The FIA president Mohammed Ben Sulayem has again questioned why there has been such a negative response to Andretti/General Motors joining F1.
F1’s governing body appears to be poles apart from the sport’s commercial arm and its teams when it comes to the matter of new constructors joining the sport.
Andretti are the most public of the current bids having started their campaign almost a year ago and announced earlier this month a new partnership with car manufacturing giant General Motors which would see the prospective team run as Andretti-Cadillac.
From the off, Ben Sulayem gave his backing to the bid, openly questioning why the Formula One Management (FOM) showed an “adverse reaction” to the announcement.
The FIA president further damaged his standings within F1 by openly questioning what he perceived as an inflated valuation from a potential Saudi Arabian takeover.
While the ramifications of the latter affair continue to unfold, with Liberty Media bosses sending a letter to Ben Sulayem suggesting he had seriously overstepped his jurisdiction, for the time being the 61-year-old Emirati has refused to back down on the Andretti issue, questioning how anyone could say no to GM.
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“I spoke to Mario and Michael Andretti at the Miami race weekend,” he told Auto Motor und Sport.
“We were very clear in our answer at the time. We want a manufacturer. We told Andretti to work with one if they were serious about it. We encouraged them, they delivered.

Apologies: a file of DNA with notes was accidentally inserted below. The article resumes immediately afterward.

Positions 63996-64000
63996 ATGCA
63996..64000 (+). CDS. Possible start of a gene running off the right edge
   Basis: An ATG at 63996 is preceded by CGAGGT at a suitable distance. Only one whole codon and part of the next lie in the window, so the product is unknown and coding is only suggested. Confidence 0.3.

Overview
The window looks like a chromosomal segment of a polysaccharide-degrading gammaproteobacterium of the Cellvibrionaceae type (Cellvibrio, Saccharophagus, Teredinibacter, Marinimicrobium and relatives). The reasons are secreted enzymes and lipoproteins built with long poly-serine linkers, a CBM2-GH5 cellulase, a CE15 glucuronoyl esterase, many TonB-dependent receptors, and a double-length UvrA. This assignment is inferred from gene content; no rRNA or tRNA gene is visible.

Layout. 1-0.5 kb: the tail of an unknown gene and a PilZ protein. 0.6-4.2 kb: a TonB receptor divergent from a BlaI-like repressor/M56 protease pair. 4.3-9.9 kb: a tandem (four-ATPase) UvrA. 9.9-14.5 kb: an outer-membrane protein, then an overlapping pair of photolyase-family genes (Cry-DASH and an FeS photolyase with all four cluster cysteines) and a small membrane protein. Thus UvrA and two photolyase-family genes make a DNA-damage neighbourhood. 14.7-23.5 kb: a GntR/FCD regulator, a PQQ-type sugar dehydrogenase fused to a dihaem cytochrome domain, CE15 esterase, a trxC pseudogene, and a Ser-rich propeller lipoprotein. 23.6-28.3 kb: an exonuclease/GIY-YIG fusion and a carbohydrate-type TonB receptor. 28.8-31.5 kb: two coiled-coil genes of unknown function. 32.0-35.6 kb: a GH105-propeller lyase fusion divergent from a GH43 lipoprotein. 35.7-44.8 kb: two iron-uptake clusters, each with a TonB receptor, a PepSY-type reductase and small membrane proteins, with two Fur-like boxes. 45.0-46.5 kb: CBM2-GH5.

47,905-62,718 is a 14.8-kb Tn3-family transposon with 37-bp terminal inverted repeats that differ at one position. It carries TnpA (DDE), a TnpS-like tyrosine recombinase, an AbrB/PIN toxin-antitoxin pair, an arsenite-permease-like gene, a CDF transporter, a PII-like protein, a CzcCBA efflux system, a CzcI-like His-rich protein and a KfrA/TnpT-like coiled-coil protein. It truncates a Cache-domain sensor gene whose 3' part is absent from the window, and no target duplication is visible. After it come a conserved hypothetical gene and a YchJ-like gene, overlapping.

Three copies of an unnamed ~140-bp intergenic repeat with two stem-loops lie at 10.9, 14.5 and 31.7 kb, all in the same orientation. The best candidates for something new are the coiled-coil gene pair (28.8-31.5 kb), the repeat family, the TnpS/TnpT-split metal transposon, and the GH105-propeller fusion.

“How on Earth could we say no to someone like GM? We wanted a big manufacturer. You are one. I had good discussions with the president of GM [Mark Reuss].
“He told me it wasn’t his decision alone. It was the governing body. They sent us a letter. We have three races in the US. It’s a healthy market.”
The F1 teams have been consistent in their reason for giving Andretti the cold shoulder which Red Bull’s Christian Horner recently put in the clearest terms by saying it would dilute their existing profits, but the FIA has seemingly ignored the concerns of existing outfits as Ben Sulayem reiterated that under the current Concorde Agreement, more teams can be added.
“We can add two more teams. That’s what the rules say [Editor’s note – Article 8.6 of the Sporting Regulations actually stipulates that 26 cars may be admitted]. If they’re credible and they mean business, then we should let new teams come in.
“Imagine if we did that [shut the door to GM]. That would be wrong. I wasn’t elected to make money, I was elected to support the sport. I am an elected representative of the sport. We need a strong and fair FIA. Fairness is very important to us.”